In an exclusive interview with IANS, Gen. Panag claimed that the “disengagement” is happening exactly as per China’s 1959 claim line because India has no military capability to alter the situation. However, he said, it is “good for the long term peace” since the disengagement in Ladakh is likely a part of the broader plan for settlement of border disputes between the two countries. The plan, he presumed, will include acceptance of McMohan Line in Northeast with some give and take between New Delhi and Beijing, as per the 1959 proposal.
In 1959, China’s then Prime Minister Zhou Enlai had proposed to the then Prime Minister Jawahar Lal Nehru that the armies of both the countries withdraw 20 kms from the McMohan Line in the East and from the line up to which each side exercised actual control in the West. Through its intrusions since May, China has already reached the 1959 claim line in Depsang and north of Pangong Tso, according to Panag. The militaries of both sides had been locked in a faceoff along the same line except Demchok, an inhabited area.
The 1959 Claim Line, he said, is a marvel of cartography to protect Aksai Chin and other areas seized by China in the 1950s. “If we attempt to get back those areas, Chinese can by the configuration of the 1959 claim line, close certain areas and usurp more of our territory. For example, at the North of Pangong Tso from where all our routes go to Hot Springs and Gogla, the distance from the northern edge of the Pangong Tso to the Konkala Pass (Hot Springs and Gogla area) is 100 kms. They have taken up the area up to Finger 4. So if they come another 30 to 40 kms forward and choke us, then this 100 kms will also go.”
“Similarly, the way they are poised in the DBO sector, no matter how many troops you put, that area is like a piece of cake. It will fall within 48 hours. The DBO airfield is within 10 kms of the 59 claim line, which is also the LAC there in the northern part of the DBO sector.”
The veteran defence analyst said that in the Southern part of Ladakh, India had crossed the 59 claim line and used to patrol. “But now they have stopped us from patrolling. So they have reached the 59 claim line and we are not in a position to vacate them militarily.”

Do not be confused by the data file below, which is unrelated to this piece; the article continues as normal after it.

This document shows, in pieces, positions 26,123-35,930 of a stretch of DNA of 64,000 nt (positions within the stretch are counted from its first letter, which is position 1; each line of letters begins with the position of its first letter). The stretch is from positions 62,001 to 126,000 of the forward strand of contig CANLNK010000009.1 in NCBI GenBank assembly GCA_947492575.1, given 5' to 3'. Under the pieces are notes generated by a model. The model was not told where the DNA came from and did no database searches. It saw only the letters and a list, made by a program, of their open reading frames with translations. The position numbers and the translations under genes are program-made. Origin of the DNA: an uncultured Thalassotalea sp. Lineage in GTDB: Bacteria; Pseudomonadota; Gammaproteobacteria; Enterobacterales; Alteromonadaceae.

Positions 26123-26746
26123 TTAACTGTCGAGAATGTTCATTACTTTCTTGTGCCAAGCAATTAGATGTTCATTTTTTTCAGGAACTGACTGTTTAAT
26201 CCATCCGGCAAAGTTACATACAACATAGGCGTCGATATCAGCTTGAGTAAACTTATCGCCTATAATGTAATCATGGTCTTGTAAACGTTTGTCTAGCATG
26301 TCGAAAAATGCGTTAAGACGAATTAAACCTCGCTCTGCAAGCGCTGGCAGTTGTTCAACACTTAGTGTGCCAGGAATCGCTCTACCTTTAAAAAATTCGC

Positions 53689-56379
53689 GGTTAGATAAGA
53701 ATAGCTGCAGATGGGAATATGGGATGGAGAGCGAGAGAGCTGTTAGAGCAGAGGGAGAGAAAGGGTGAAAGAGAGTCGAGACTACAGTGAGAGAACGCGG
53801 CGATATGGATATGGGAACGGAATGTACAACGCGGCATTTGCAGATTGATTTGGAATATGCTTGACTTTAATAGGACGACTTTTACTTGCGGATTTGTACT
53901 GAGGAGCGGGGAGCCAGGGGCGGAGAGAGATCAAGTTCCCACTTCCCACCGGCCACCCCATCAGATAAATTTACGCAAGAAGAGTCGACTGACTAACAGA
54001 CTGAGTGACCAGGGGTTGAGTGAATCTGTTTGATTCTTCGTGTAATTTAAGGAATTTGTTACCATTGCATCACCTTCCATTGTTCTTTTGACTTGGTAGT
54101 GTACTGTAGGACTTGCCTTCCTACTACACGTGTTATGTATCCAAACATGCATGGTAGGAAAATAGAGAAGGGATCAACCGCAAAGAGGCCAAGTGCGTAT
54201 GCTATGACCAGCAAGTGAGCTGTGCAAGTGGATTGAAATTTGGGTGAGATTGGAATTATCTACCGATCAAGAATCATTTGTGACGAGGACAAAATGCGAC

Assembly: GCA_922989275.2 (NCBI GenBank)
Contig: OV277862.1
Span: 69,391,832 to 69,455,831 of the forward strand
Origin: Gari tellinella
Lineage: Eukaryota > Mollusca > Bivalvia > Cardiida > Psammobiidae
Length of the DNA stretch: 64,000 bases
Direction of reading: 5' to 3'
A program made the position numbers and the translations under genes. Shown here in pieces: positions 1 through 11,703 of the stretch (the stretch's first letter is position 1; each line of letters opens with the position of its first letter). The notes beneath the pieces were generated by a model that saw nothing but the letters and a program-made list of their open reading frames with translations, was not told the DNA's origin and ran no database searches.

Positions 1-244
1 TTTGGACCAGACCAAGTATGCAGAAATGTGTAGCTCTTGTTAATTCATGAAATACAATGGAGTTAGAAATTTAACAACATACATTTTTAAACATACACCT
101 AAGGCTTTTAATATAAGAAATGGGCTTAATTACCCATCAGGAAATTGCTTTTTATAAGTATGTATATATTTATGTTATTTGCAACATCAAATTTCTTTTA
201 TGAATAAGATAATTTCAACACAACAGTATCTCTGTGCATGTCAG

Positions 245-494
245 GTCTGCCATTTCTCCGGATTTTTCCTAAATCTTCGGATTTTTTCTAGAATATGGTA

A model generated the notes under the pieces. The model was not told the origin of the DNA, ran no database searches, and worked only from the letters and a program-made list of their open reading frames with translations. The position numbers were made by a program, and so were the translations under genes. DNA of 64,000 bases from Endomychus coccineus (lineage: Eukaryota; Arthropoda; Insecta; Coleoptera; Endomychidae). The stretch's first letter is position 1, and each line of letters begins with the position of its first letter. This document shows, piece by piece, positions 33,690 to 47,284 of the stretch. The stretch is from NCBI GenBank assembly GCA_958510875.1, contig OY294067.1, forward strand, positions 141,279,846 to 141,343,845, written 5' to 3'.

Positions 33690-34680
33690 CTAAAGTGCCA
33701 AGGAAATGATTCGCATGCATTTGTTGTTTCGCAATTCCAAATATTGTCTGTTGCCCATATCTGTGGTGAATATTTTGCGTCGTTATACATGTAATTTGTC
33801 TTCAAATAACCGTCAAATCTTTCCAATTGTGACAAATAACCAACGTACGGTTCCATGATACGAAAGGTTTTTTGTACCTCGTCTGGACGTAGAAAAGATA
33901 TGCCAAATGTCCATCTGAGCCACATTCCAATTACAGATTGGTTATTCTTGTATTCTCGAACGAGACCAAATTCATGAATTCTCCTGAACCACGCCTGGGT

Panag, whose defence analyses are read widely, a few months ago had claimed that by crossing the LAC, Chinese had gained everything and India lost everything. He had also predicted that India would lose the commanding heights of the Kailash range to China. “But I have revised my assessment now to say that the disengagement is the forerunner of a macro plan which may lead to an all-encompassing agreement where we accept the 59 claim line in Ladakh with buffer zones to save face and also a demilitarised zone of 20 kms.”
He said it was the most pragmatic solution for India to accept the ’59 Claim Line with buffer zones. “Buffer zones in the Depsang plain, Pangong will not be patrolled or occupied and no infrastructure will be developed. So to that end, nothing has changed,” Lt. Gen. Panag argued.
However, buffer zones will be in the lower portion, the southern half of the Depsang plain, that is about 800 sq kms where Chinese have been patrolling, 20 kms east-west depth and 30-40 kms north-south. In Pangong Tso, its about 50-60 kms. “So overall, roughly 800 to 1,000 kms will become buffer zones. Also, buffer zones may come up in other areas where there is some small dispute like in Chumar,” he said.
This he said would be the first part of the plan and the rest of the plan will unravel in the next couple of weeks. The second part of the agreement, he said, will include a demilitarised zone of 20 kms on either side of the new LACï¿½1959 claim line. “This is what China had offered in 1959 and they will give up the Northeast,” he said.
At the same time, Gen. Panag, however said that the advantage goes to China because they have better infrastructure and they can quickly enter the area. “But then we can put some troops which can preempt it. Last year, we could not preempt it but that was our lapse. We were hesitant; we did not read the Chinese right.”
However, domestically, he said, there is no problem, he said with an element of sarcasm. “The government has already sold the idea that nothing much has happened and Modi Ji is very popular. The neo-nationalists have gone against their own creed (territory being important to the nation) and launched propaganda that nothing has happened. It has been done through denial, opacity, bluff, bluster and obfuscation.”
In the present situation, it is the best bet if it leads to peace for another 30 years, Panag said, arguing that tensions flared up between the two Asian giants 27 years after the last time they came to such an agreement in 1993. “If we had the capability, China would have never done this. It happened because they knew our weakness,” he said.
“If we get another 30 years, then we will be in a position to create the desired military capability, build up our economy, reduce the gap, not that we can catch up with China but to the extent between the US and China. There is still a huge gap between the US and China but China is no longer a pushover for the US. What China gains out of it is that if there is no quarrel left with India, New Delhi has no reason to ally with the US to contest China.”
India and China begin to disengage from friction areas along the border — terms and conditions apply